Tell All The Truth But Tell It Slant

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Are humans to fragile to handle the direct truth? In Emily Dickinson’s poem “ Tell all the truth but tell it slant” she say’s to tell all the truth; however, to tell it at an angle. Hence, the only successful way to tell a lie is to do it in a fashion of circuitously, because the power of the truth is to powerful for people’s perceptions. Thus, truth would be too hard to understand or would cause one to become overwhelmed. Indeed, just as children are told not to fear lighting to lessen their fear. People should be gradually presented truth before they can fully accept it. Dickinson is deeply absorbed in truth through out her poems. Michael Allen Holmes a critic of “ Tell all the truth but tell it slant” talks about how the truths are best …show more content…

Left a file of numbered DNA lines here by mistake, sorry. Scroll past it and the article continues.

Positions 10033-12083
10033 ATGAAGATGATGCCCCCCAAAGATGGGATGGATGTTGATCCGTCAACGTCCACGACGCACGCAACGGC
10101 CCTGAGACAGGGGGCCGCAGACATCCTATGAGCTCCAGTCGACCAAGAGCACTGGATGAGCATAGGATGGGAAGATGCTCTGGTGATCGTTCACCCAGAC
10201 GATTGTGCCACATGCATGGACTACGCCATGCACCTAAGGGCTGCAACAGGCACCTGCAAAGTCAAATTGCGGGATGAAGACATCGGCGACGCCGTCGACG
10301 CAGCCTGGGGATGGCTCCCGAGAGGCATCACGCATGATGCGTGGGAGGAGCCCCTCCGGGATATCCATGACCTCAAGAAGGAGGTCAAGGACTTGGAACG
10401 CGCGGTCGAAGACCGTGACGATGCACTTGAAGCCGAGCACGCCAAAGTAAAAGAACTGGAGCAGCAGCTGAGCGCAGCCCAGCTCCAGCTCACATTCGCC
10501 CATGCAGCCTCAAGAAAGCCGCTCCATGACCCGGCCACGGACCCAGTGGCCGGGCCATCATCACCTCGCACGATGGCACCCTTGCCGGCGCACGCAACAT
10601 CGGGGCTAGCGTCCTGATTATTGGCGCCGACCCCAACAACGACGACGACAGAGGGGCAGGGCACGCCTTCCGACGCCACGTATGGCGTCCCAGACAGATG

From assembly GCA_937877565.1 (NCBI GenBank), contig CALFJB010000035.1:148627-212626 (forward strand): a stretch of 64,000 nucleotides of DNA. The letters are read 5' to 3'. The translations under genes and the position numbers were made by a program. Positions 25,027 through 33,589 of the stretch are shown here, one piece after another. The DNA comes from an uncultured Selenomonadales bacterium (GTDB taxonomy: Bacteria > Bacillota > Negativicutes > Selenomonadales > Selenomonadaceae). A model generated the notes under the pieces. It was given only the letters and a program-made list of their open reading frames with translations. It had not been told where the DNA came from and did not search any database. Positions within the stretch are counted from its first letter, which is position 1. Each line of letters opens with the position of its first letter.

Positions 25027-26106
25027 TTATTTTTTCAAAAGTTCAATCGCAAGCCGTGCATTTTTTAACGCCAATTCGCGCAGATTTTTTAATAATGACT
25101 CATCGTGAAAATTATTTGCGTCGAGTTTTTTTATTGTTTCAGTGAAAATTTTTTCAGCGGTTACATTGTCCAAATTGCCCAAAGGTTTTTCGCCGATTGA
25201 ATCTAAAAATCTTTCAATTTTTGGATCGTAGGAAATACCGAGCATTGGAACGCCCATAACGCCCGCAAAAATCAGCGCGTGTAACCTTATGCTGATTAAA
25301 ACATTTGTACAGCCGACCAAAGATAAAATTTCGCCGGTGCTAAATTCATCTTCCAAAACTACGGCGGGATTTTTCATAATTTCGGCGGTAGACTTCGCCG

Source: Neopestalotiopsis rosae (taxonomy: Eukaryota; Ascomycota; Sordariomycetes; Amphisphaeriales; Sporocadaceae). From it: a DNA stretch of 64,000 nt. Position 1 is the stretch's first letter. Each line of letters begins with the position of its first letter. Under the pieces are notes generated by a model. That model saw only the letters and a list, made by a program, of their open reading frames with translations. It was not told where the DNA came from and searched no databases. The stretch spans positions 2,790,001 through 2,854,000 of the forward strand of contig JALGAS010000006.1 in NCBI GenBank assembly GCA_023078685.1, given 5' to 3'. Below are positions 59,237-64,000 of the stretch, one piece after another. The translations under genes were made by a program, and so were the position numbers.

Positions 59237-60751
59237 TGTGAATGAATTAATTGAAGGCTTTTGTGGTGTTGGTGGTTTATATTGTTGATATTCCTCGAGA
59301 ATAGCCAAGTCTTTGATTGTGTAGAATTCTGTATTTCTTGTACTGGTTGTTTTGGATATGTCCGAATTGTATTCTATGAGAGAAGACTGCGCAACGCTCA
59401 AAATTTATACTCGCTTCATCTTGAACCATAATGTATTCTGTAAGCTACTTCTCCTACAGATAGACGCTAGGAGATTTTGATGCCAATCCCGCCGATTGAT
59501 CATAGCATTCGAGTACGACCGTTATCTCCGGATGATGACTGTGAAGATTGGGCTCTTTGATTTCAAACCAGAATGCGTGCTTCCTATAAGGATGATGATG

It’s as if Dickinson isn’t directing the message to a specific audience. In fact, it’s as if she is writing to a void, or to posterity, and who ever seems to stumble upon her words then so be it. Her poems often leave circumstances uncertain just as in this poem. Sara Constantakis speaks how “The first four words are an absolute directive, suggesting that not just some truth but all truth--or perhaps all aspects of a certain truth--should be told” (Constantakis). However, the second line of the poem is saying that by simply telling the truth is inadequate. The truth should be told in a slant manner, or an angle because the straightforward truth is very problematic. Furthermore, an indirect approach to truth through deception is successful. The third line characterized as producing an excess of light. The wording in which Sara suggests that the poet and others among the implied “we” simply have “too weak a capacity for joyful appreciation to take in the brightness in question; this could signal a divide between humanity and the divine” (Constantakis). Thus, suggesting that not just any truth is being told, but a truth that is startling or unexpected when it is revealed. Furthermore, in line five lightning is introduced, which then corresponds with the idea of brightness and surprise. The two lines state that lightning, being so bright and startling, is in fact easier for children to cope with if they are given an explanation as to how it works. This explanation could be “scientific or perhaps mythological; but the suggestion that the explanation is inherently sympathetic or benevolent would seem to rule out one attributing the lightning to an angry or vengeful god” (Constantakis). The metaphor of lines five and six ties to the notion that appears in lines seven and eight to conclude the poem. Just as lightning is

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